I had been limping around for three weeks with a pain across the top of my left foot that didn’t seem to be getting any better. I made it through five straight days on my feet for two workshops and an active vacation, but the pain did not subside. So, I finally decided to visit a
After two visits—a total of six hours—advisor Marianne had gotten an enthusiastic “thumbs up” from her new “almost clients”—a young professional couple with small children—to prepare a financial plan for them. The plan would specifically include some much-needed life insurance. There was no doubt the mission was going forward! But a few days later, just
“I think too much business is the worst thing for my practice,” Brandon complained. Brandon is a financial planner who was working with four or five newer clients. He was worried that he was too busy to be out looking for his next clients, and in a few weeks, he’d have no one waiting in
I pushed too hard the other day. Or did I? I was trying to get Janis, a relatively new financial services representative who works at a branch of a large insurance company, to take the last available seat in my workshop program. I had offered her help with the tuition, and she had committed on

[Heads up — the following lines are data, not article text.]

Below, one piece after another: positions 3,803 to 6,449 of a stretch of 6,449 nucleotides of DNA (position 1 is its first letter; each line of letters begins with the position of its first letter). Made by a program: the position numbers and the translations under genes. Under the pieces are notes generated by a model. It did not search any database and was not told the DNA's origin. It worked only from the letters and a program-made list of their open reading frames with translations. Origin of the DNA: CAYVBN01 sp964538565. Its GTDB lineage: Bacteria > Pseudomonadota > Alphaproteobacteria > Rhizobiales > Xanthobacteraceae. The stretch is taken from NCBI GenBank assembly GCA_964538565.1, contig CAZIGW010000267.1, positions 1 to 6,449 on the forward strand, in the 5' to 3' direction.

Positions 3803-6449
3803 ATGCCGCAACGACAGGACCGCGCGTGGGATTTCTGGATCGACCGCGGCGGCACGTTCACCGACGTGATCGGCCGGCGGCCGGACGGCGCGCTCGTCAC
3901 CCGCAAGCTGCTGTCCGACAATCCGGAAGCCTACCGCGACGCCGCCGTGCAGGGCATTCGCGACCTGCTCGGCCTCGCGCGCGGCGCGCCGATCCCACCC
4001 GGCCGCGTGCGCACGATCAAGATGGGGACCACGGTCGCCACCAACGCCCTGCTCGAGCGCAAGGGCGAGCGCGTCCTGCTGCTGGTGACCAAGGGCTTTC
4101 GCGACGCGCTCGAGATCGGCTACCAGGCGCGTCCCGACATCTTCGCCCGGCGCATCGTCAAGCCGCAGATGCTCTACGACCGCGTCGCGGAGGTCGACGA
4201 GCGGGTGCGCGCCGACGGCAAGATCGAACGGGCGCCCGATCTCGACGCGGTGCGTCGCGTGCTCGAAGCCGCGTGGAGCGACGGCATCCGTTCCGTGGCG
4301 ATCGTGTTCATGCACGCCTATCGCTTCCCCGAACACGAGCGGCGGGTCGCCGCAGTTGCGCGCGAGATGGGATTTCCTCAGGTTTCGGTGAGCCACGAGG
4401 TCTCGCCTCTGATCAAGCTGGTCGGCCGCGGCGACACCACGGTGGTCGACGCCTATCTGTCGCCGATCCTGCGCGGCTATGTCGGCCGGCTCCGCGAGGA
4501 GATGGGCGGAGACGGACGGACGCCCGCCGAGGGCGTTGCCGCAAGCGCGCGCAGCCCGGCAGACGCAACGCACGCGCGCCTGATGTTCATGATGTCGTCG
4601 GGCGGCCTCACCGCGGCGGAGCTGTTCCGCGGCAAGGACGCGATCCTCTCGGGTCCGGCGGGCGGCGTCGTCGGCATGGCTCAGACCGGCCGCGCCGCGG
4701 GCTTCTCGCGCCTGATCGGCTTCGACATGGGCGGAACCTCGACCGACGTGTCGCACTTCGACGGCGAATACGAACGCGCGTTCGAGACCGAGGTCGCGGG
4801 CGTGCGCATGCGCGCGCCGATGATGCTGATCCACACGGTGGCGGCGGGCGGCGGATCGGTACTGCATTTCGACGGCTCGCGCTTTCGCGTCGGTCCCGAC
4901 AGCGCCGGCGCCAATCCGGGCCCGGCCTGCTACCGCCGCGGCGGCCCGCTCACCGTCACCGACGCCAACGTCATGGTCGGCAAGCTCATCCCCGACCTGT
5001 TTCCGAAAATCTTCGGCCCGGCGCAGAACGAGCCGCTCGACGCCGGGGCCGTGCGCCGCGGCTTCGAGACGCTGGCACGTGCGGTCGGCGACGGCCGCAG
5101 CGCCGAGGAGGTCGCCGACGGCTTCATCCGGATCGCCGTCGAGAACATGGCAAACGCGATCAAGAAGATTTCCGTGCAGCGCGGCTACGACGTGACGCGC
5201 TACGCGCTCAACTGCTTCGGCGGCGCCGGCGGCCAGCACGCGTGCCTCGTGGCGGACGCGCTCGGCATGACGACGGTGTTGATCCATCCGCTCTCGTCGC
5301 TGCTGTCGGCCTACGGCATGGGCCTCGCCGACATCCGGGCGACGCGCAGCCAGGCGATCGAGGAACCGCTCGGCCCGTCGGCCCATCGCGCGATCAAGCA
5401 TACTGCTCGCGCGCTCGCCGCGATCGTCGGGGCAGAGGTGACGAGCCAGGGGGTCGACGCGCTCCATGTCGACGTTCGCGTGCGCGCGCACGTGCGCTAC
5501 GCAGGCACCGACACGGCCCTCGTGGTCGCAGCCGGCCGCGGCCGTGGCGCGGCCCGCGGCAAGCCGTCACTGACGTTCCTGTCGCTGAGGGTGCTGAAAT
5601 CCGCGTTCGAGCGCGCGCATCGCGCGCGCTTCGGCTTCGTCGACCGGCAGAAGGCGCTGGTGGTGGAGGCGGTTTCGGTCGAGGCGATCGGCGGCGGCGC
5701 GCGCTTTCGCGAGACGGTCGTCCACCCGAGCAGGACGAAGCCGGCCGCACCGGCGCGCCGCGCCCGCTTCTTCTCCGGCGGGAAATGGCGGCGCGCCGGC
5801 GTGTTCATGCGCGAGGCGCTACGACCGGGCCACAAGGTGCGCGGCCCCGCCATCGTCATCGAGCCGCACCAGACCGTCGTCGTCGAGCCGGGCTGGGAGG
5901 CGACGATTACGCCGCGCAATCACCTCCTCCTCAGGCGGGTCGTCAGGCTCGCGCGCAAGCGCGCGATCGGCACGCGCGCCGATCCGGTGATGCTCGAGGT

Tell the truth. Our clients may lie, but when we do, we risk losing trust–and them.
I was calling an accountant client of mine—we’ll call him Bill Peterson. The phone rang seven times, so by then, I was expecting his voice mail. Instead, I was greeted by an unhappy, bored, stressed-sounding female voice. “Mr. Peterson’s Office,” the voice grumbled crankily. “May I speak with him?” I asked politely. “He’s busy right now,”